A Legacy of Creative Mothering

grandma knell
grandma knell child.crop

Vera Jewell Cloward Knell June 29, 1932 - May 7, 2014 This mother's day is a really significant one for me, as my family is mourning the loss and celebrating the life of our dear mother and grandmother who graduated to her heavenly home on Wednesday. I've mentioned her before occasionally on my blog, as we lived with her for 18 months She leaves behind an increible legacy. One I've always been so proud of, and such a part of. But now, with her gone and find myself overwhelmed with all that she gave to me, I can't help but honor her publicly this special Mother's Day. She left us rather suddenly, with just a few weeks of illness that took her back to heaven. I'm still processing, still feeling so much. She was the matriarch of one incredible family. 10 children, 51 grandchildren, 44 great-grandchildren and counting. I'm the oldest granddaughter. And while I didn't grow up near her, my summers were so happy because I was aroun d a family that was just so creative. And because my grandfather was an artist/architect, and my grandmother a crafty, creative maker, their home was filled with so much creativity. But today, in this space, and as we celebrate our mothers, I want to pay tribute to the creative lessons I gleaned from her. I've learned so much from this woman, I could go on for pages and pages. But like many of you, I'm sure your creativity came from a previous generation somewhere. And so it did for me. And though I didn't live near her as a child, it was evident, from a very early age, that my tie to her was bound because of the interests we shared. She didn't leave boxes of handmade treasures. She was never a professional in her craft. Instead, she used her wisdom and creativity to build a home, and teach children how squeeze the most out of life.  I will always love her for that.

Lessons of Creativity from my Grandma

1. Use your hands

My grandmother was a creative wonder. When she talked she used her hands. She would make with her hands whatever she couldn't buy. She loved crafting with paper and glue. She loved to do paper cuts, and would spend hours and hours cutting intricate designs into 3D paper dolls, paper art or stationery. She was amazing with an exacto knife, and her attention to detail was second to none. My father has a paper angel on the Christmas tree at our tree topper that is nothing more than a plain white piece of paper.....cut into a lacey, curly haired angel blowing a paper trumpet and held delicately together with glue. These little people are, belived it or not, hand sculpted fruit people that she made from dehydrating apples and apple cores. It might seem a little odd, and a tad crazy. But this was my grandmother. If she had it in her mind to create something, she did. And she would use what she had. She gave these to my children as christmas presents last Christmas, and they are just so telling of her personality. And it's where I got my "make something out of nothing" tendancies. I love her for that.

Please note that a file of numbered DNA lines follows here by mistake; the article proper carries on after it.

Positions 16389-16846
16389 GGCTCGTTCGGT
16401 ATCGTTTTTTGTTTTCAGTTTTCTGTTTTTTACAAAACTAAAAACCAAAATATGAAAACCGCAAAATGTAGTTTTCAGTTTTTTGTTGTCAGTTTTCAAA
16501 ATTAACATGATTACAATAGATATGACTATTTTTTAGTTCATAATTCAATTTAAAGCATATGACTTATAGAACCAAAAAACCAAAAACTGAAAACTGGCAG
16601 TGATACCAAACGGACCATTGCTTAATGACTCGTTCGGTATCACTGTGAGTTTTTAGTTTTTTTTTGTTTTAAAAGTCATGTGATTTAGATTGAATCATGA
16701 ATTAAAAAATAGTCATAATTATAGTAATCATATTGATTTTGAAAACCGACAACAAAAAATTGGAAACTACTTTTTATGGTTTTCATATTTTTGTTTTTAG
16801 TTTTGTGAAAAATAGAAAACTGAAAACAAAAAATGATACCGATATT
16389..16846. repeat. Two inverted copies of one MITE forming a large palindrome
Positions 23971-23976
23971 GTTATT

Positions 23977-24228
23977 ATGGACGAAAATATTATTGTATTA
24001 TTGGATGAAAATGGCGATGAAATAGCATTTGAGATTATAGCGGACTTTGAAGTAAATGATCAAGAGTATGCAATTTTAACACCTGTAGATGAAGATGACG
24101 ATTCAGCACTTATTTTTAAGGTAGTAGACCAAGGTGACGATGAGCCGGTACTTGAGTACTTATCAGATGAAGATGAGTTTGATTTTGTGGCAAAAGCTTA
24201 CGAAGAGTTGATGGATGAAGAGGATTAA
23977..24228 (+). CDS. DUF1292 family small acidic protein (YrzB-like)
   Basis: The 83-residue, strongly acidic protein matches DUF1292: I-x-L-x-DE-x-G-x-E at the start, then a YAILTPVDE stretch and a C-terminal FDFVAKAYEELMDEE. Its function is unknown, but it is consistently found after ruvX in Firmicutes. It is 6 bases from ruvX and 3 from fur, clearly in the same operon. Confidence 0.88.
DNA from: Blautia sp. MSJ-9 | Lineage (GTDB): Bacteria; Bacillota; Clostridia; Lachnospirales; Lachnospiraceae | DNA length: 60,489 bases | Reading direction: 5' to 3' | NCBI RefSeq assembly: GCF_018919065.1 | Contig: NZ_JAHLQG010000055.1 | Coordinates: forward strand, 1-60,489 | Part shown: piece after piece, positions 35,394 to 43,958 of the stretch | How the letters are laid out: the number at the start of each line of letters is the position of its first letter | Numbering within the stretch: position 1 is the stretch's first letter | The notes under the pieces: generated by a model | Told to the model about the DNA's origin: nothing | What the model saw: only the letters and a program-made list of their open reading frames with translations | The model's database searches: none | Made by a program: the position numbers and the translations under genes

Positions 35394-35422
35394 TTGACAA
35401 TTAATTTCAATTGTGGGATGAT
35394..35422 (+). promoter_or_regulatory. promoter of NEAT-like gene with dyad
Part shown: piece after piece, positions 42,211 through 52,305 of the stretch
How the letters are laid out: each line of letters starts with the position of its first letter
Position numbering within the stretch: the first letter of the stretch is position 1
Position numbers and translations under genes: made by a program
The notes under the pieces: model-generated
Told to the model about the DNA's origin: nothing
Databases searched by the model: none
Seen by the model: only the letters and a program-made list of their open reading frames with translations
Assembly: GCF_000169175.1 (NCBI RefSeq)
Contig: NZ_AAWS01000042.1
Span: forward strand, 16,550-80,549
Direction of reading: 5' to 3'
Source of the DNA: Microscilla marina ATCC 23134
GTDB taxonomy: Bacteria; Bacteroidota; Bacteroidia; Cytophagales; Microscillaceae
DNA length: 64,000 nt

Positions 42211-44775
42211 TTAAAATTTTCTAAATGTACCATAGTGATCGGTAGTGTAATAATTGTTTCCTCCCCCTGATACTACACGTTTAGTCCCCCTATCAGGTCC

2. Make your own play

dollhouse

When there was nothing around to play with, my grandmother would sing a song and make her hands into the people that she was singing about. Or she'd take some paper and glue and make a quick puppet out of a paper cup. There was never a reason to stop playing. When I was 8 years old, my grandmother made me a fabric tote, filled with scraps from her mother's quilts and other pieces. She made me 3 rag dolls and clothed them so stylishly, and encouraged me to make my own fashionable wardrobes. For years, I would grab my tote of scraps, and attempt to create whatever inspired me in that moment, with just a needle and thread. It was this same value of teaching children to "make their own play" that inspired me to teach my children to sew before they could even read. I can't say that I actually "taught" Addie anything here, but it was my grandmother's influence that inspired me to let me children figure out for themselves to to keep entertained. Addie made this adress all by herself at age 3. I still have it:) Gosh. She loved anything self made. When we lived with her just a few years ago, I made her her very own personalized paper doll. See that little "J" for Jewell on the undies? The adorable thing is, that she played with it even then. She was an eternal child at heart, and loved her paper and hand made play things. She cherished creative play! Here's Addie playing in the dollhouse that she would tinker at. It was one of her prized possessions. Made to look like an unfinished, framed house, she "drywalled" the walls, rooffed it and was always rearranging the furniture. Do you just love that painted pinecone roof?